In brief - Amendments to affect all states and territories except WA and NT

Changes to the Heavy Vehicle National Law (HVNL) are set to be introduced in mid-2018. Participants in the supply chain and their executive officers should be aware that these changes will affect their primary duty, executive officer liability, penalties and defences and take action to manage the obligations imposed under the amended legislation. 

What is the Chain of Responsibility?

The Chain of Responsibility (CoR) is a set of specific obligations imposed under legislation on participants in the supply chain where goods are to be transported by road at some point throughout their journey. 
The CoR was introduced in 2005 and amended in 2012 with the introduction of the HVNL. 
Persons with responsibilities under the HVNL include (but are not limited to) a driver or operator of a heavy vehicle, an employer or prime contractor of the driver, a shipper of goods for road transport using a heavy vehicle, a loading manager for any goods in the vehicle, and a loader of any goods in the vehicle. The HVNL imposes certain obligations on these parties with respect to, among other things, fatigue management, maximum permissible mass and dimensions of vehicles, and load restraint.
These obligations are in addition to existing safety obligations imposed on supply chain participants (such as those introduced by the International Convention for the Safety of Life at Sea).

Chain of Responsibility amendments to the Heavy Vehicle National Law 

Amendments to the HVNL have recently been approved and are due to take effect in mid-2018. These amendments will be incorporated into the HVNL and introduced in all Australian states and territories with the exception of Western Australia and the Northern Territory. 

1. New Primary Duty - the "so far as is reasonably practicable" test

Under HVNL amendments, every participant in the CoR will be under a non-transferrable duty to ensure, "so far as is reasonably practicable", the safety of that party's transport activities relating to the heavy vehicle. Each party must also ensure, so far as is reasonably practicable, that its conduct does not cause or encourage the driver or any other party to breach any CoR Laws. This will replace the previous obligation to take "reasonable steps" to ensure compliance.

2. Executive Officer Liability

As part of the amendments, a duty will be imposed on executive officers to exercise due diligence to ensure that a corporation complies with its duties under the amended HVNL. Breach of this duty may result in executive officers being held personally liable. Based on the wording of the new amendments, it is possible for executive officers to be held liable for breach of this duty, even where the corporation has not committed an offence under the HVNL.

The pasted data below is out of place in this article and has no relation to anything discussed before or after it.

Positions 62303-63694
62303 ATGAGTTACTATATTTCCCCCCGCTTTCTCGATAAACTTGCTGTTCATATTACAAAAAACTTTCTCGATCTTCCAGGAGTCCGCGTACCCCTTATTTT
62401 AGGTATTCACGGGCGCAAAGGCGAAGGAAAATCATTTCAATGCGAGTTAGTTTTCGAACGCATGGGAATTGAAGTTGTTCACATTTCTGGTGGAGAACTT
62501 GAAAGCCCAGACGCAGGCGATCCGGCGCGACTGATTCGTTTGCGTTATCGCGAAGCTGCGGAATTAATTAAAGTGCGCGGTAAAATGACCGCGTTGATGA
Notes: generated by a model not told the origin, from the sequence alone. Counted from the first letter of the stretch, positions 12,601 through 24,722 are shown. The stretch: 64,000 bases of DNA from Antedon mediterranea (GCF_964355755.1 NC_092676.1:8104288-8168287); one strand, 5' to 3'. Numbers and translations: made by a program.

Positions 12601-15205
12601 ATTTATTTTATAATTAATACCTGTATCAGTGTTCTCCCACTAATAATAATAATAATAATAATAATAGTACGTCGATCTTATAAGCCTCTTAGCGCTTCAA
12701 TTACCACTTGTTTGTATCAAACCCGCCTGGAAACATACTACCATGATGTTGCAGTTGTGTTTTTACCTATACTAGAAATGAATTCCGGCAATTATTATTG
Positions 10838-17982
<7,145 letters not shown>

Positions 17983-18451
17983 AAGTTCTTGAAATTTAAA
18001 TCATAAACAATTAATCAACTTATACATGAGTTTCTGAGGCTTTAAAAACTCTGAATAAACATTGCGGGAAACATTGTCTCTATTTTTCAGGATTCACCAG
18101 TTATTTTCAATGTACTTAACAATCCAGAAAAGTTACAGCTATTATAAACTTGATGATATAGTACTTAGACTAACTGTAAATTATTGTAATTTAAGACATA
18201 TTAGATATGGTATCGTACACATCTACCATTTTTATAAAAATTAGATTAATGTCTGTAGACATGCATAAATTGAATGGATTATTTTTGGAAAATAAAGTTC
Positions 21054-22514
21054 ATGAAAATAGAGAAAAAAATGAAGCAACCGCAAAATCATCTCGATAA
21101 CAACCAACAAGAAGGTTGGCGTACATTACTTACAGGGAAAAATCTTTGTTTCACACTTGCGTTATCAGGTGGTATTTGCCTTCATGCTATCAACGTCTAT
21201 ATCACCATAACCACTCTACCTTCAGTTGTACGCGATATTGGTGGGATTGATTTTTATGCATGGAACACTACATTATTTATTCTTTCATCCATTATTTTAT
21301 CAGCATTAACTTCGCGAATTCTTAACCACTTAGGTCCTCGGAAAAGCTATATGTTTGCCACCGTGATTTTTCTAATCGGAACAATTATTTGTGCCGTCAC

3. Penalties 

Amended penalties have also been introduced in line with the new primary duty including a maximum of five years imprisonment, a $300,000 fine for individuals or a $3 million fine for corporations.

4. Defences

It is important to note that defences for offences under the HVNL have also been amended to encourage a targeted and business specific approach by companies and individuals. Accordingly, whether a business or individual has in effect "done its best" to comply with its obligations will be judged in relation to what was reasonably practical for the particular business, rather than by a prescriptive checklist of reasonable steps.

Who will be affected by the changes to the Heavy Vehicle National Law?

The HVNL amendments will affect all parties who have control or influence over the transportation of goods in a supply chain where the transportation of goods by road will play a part (within the scope of the HVNL). The CoR is designed to include persons at all stages of the supply chain from operators and packers to employers, contractors and executive officers. 

What should supply chain participants and executive officers do?

Supply chain participants should review and implement policies and practices to effectively manage the risk of breaches of the HVNL within the organisation, but also to manage risks in the supply chain from participants "up the line" and to stop the transferral of risk "down the line". This may include employee training, creation and implementation of management plans, amendment of policies and procedures and review of key commercial agreements. 

This is commentary published by Colin Biggers & Paisley for general information purposes only. This should not be relied on as specific advice. You should seek your own legal and other advice for any question, or for any specific situation or proposal, before making any final decision. The content also is subject to change. A person listed may not be admitted as a lawyer in all States and Territories. © Colin Biggers & Paisley, Australia 2024.

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